Even as recently as a year ago, I was not aware of an organization called the National High School Model U.N. It simply was not on my horizon. With the advent of my granddaughter’s becoming a freshman at our regional high school, my horizon has changed, broadened, expanded and become much more colorful.
My husband and I have just returned from being chaperones for 13 young people from our high school, our granddaughter included, as they attended the 2014 NHSMUN conference in New York city. They were among 3,600 high school delegates from all over the world, convened for a “learning through simulation” experience, and becoming a model U.N. for four days.
For four days, it was our honor and privilege to visit simulated U.N. committee sessions as these amazing young people debated issues, wrote position papers, created resolutions, amended those same resolutions and worked together to get resolutions passed.
In the process we observed them learning how to work cooperatively with total strangers, how to share diverse views and opinions and work toward mutual understanding in the service of a higher good. We watched as kids took on the identity of the countries they were assigned to represent at the U.N. — learning about serious issues from the perspective of their assigned countries, learning how to respect opinions they did not agree with and how to find diplomatic ways to move the debate forward.
In the committee sessions we observed the building of alliances on many levels, from the level of simulated political and diplomatic debate to the more mundane level of the more experienced kids helping the “newbies” learn how to function in their committees across the lines of their “national interests.”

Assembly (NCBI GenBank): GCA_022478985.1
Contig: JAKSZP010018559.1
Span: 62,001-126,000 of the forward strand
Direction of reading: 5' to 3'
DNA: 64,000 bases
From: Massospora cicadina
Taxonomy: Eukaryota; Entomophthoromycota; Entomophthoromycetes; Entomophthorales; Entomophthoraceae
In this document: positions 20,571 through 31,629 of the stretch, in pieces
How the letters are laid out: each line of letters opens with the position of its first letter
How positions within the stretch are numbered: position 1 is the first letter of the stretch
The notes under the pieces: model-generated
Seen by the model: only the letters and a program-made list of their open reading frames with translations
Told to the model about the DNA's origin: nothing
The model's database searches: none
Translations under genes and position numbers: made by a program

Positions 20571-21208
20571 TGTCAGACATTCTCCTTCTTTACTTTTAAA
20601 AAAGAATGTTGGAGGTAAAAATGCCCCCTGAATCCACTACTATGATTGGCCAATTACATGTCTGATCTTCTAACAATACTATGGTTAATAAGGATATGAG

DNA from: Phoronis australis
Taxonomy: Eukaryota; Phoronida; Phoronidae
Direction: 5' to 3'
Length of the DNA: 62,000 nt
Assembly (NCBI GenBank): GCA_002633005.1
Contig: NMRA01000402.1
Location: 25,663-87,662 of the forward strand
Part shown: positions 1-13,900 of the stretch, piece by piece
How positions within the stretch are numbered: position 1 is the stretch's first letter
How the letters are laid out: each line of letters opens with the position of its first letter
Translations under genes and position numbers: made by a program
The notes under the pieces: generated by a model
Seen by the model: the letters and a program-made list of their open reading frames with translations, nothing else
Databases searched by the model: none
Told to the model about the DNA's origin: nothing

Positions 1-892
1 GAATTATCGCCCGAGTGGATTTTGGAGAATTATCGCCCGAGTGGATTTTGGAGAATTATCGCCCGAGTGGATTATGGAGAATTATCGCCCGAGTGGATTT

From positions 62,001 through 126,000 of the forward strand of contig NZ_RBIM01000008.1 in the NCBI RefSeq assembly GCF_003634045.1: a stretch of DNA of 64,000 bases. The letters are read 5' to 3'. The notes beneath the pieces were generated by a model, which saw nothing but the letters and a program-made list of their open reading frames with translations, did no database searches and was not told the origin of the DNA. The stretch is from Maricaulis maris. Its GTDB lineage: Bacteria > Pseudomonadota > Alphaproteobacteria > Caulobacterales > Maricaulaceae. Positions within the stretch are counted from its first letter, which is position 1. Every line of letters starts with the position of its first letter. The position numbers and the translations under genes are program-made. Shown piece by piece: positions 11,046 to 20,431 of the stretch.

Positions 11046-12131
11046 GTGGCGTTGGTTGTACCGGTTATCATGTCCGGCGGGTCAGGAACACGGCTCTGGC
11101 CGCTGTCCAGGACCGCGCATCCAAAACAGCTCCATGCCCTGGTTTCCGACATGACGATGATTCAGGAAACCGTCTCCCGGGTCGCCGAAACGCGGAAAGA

We watched kids gain confidence in finding their voices to speak in behalf of their assigned countries in debate, progressing from rapidly beating hearts and sweaty palms to being able to state their positions clearly and with confidence over the course of the conference.
A highlight of the weekend was observing our 13 MVRHS delegates, ranging in age from 14 to 18, as they interacted around some very difficult issues in a briefing session with the permanent representative to the U.N. from Uganda, our high school’s assigned country. I sat, astounded, impressed and proud of the way these young people were able to maintain a mature and open receptivity as they listened to His Excellency’s gracious briefing on the country they were assigned to represent. I was even more impressed by the way they were able to take the information he gave them and weave it into the debate when they returned to their committee sessions.
We came home high as the proverbial kite, feeling renewed hope that if the world is going to be in the hands of these kids in a few more years, we might just be okay.
As the kids cut loose on the dance floor on the final night of the conference, we were reassured that they are very normal, energetic teenagers who just happen to have exceptional interests and abilities, and a burning desire to make the world a better place.
We both want to express our gratitude to Ellie H., August, Thorpe, Stephanie, Charlotte, Russell, Maddy, Ellie, Luke, Josie, Pearl, Willa and Lucy, great human beings all, for the privilege of traveling with them. Parents, school and Island can be so proud of them.
A special thanks to Cindy West, faculty advisor for the group. Her passion, patience, sense of humor and incredible organizational skills made a very complex undertaking run smoothly. We would do it all again in a heartbeat.
Vicky and Armen Hanjian